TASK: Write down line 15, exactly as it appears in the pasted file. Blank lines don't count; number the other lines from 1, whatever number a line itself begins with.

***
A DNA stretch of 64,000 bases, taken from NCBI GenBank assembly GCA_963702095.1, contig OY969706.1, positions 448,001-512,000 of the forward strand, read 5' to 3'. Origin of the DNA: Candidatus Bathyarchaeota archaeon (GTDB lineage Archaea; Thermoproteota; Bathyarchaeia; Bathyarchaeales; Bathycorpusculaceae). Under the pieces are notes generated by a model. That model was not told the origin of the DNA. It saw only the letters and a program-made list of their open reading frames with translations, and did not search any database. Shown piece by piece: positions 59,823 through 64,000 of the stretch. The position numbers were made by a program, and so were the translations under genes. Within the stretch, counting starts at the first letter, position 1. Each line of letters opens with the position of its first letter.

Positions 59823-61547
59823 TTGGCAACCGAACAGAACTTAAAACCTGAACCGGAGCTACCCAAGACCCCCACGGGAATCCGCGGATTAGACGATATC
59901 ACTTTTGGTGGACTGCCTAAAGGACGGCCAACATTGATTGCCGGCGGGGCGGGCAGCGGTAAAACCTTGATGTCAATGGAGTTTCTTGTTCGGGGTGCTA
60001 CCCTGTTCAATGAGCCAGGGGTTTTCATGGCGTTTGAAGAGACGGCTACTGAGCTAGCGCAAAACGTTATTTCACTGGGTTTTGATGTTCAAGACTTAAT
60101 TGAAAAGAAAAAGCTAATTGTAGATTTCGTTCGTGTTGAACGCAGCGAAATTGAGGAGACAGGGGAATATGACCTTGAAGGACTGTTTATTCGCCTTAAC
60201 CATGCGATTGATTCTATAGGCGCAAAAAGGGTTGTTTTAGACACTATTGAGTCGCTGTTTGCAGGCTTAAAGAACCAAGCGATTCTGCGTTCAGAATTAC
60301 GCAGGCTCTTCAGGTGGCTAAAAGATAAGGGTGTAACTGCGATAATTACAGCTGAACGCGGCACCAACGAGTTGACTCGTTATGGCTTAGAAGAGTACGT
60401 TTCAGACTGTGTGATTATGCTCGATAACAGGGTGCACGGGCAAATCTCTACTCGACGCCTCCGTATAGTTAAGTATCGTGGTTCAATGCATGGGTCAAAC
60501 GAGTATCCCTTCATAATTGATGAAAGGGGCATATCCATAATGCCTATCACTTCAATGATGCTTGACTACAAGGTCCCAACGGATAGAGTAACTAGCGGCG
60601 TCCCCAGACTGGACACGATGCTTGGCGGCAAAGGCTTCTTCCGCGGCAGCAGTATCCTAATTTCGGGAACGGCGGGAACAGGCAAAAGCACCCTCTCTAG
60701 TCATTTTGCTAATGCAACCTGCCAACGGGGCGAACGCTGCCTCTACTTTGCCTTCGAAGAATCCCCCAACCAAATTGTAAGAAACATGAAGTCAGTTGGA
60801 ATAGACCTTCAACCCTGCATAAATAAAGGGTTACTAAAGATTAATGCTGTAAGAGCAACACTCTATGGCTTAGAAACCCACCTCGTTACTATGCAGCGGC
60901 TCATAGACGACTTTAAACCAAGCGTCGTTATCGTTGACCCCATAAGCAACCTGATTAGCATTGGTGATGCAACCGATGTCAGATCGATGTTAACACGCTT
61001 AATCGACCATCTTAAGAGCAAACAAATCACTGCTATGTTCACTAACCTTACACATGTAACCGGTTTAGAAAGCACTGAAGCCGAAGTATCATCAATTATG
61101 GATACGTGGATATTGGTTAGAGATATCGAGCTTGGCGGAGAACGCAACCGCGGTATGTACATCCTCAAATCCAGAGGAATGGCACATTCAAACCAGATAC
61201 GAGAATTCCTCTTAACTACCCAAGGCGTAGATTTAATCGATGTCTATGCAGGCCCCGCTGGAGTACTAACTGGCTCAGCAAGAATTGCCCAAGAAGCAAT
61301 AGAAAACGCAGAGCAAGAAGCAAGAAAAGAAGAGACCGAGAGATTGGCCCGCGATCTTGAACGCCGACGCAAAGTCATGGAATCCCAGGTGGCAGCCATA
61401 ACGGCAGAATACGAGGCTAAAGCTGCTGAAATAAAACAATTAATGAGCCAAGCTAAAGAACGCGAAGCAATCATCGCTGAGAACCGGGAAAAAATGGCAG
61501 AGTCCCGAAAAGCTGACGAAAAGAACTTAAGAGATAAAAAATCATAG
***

61001 AATCGACCATCTTAAGAGCAAACAAATCACTGCTATGTTCACTAACCTTACACATGTAACCGGTTTAGAAAGCACTGAAGCCGAAGTATCATCAATTATG